Mr Pence issued a more forceful call for protesters to depart. “This attack on our Capitol will not be tolerated and those involved will be prosecuted to the fullest extent of the law,” he wrote on Twitter.
Mike Pompeo, the US secretary of state, said that “violence is intolerable” and that the actions of the protesters were unacceptable.
The storming of the U.S. Capitol today is unacceptable. Lawlessness and rioting — here or around the world — is always unacceptable. I have travelled to many countries and always support the right of every human being to protest peacefully for their beliefs and their causes.
Nancy Pelosi and Chuck Schumer, the Democratic Party leaders in the US House of Representatives and Senate respectively, demanded Mr Trump’s immediate removal amid outrage at his actions before the US Capitol was stormed by a mob of his supporters.
They publicly called on Mike Pence, the US vice president, to invoke the 25th Amendment, a mechanism that removes a president who is “unable to discharge the powers and duties of his office”.
A wave of top officials quit the White House on Wednesday, turning their backs on Mr Trump.
A number of White House staff, including Sarah Matthews, the deputy press secretary, and Stephanie Grisham, Melania Trump’s chief of staff, resigned effective immediately. It was also reported on Wednesday evening that Chris Liddell, the president’s deputy chief of staff, has quit.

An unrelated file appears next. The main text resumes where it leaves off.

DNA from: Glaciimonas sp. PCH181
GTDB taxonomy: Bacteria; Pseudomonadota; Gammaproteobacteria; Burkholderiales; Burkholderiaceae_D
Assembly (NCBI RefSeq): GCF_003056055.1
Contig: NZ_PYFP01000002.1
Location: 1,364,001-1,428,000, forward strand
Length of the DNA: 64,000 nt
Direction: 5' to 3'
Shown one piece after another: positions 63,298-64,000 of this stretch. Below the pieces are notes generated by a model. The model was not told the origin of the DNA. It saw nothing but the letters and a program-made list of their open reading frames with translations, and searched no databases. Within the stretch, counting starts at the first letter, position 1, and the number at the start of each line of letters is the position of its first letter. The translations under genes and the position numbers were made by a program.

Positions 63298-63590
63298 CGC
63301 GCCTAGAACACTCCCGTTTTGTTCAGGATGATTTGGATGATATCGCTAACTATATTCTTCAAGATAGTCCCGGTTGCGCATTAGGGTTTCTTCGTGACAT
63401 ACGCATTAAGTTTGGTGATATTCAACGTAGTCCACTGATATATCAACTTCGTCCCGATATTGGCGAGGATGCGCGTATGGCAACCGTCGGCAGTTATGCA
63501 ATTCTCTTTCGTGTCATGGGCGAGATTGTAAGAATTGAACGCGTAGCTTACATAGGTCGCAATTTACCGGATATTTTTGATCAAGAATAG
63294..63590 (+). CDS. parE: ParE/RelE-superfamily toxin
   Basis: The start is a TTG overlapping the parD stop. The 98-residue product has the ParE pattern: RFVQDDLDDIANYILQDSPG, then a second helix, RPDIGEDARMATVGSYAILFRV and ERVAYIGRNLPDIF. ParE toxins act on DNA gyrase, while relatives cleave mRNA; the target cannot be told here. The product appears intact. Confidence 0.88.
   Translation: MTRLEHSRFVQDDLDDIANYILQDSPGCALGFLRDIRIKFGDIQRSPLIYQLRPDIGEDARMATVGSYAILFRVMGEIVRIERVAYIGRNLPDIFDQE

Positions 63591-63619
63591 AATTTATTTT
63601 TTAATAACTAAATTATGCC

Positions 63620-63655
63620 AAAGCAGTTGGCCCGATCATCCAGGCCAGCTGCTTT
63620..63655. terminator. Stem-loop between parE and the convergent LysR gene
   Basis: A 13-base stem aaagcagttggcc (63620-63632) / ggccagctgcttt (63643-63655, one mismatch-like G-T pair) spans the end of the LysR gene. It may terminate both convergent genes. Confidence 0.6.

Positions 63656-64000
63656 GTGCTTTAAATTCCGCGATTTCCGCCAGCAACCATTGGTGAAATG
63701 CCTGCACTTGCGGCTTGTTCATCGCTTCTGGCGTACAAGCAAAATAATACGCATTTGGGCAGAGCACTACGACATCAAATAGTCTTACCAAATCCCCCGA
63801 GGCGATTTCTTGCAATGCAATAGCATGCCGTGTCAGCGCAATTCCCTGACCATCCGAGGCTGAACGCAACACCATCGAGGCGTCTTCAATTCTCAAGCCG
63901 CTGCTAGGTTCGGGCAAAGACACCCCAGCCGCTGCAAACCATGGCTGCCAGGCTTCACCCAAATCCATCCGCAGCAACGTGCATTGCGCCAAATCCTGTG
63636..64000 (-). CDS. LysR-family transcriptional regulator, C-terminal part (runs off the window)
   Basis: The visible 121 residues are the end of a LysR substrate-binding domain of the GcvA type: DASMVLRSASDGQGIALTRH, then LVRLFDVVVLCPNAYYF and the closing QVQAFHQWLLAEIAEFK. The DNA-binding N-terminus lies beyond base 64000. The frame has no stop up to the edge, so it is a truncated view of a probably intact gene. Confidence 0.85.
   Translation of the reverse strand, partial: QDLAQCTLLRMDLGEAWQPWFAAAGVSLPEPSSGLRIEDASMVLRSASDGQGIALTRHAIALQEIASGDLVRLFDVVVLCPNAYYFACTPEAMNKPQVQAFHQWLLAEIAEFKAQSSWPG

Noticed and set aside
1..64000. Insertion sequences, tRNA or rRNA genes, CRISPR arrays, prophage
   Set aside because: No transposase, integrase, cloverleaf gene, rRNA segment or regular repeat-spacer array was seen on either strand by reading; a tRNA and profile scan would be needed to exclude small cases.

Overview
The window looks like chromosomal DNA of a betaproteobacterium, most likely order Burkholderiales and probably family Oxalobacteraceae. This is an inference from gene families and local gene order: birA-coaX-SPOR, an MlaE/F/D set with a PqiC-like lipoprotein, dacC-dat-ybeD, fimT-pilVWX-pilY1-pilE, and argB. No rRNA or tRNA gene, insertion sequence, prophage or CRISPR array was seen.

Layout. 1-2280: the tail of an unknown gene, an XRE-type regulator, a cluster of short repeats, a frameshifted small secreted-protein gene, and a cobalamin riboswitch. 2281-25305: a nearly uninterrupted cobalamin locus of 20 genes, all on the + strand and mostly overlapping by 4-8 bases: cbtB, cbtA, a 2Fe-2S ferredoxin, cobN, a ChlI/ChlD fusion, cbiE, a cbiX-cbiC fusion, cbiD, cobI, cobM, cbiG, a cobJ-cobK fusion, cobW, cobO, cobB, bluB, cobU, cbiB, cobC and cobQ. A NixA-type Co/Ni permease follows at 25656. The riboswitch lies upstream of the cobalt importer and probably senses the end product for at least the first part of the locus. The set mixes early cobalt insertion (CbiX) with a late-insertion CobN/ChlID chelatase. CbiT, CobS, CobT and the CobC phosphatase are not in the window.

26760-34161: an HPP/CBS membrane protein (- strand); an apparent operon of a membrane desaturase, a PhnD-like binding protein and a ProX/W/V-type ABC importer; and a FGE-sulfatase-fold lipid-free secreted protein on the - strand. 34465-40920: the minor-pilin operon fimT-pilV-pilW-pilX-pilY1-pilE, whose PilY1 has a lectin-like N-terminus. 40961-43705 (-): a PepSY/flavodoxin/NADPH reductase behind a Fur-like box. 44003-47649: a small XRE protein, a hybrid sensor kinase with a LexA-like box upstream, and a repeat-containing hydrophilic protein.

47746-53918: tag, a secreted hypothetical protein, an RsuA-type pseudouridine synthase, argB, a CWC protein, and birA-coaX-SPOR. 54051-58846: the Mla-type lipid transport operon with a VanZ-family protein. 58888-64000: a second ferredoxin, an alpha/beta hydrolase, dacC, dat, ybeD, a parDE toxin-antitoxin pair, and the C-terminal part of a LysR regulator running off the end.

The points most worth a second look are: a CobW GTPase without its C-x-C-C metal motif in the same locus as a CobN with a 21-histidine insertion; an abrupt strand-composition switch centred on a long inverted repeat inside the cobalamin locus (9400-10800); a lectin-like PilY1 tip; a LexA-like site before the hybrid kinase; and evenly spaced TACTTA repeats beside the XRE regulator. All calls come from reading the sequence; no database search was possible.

The US media reported that Mr Trump’s Cabinet secretaries were discussing invoking the 25th Amendment to remove the president. The amendment theoretically allows for the removal of a president who is incapacitated or unwilling to perform their duties.
Seventeen Democratic congressmen signed a letter on Wednesday night calling on Mike Pence to enact the amendment and remove Mr Trump.
Boris Johnson called on the US to restore the rule of law. “Disgraceful scenes in US Congress, the British prime minister tweeted.
“The United States stands for democracy around the world and it is now vital that there should be a peaceful and orderly transfer of power. “
“To witness tonight’s scenes in Washington DC is a shock,” European Council president Charles Michel tweeted.
“In the eyes of the world, American democracy tonight appears under siege,” the European Union’s foreign policy supremo Josep Borrell said, in a separate tweet.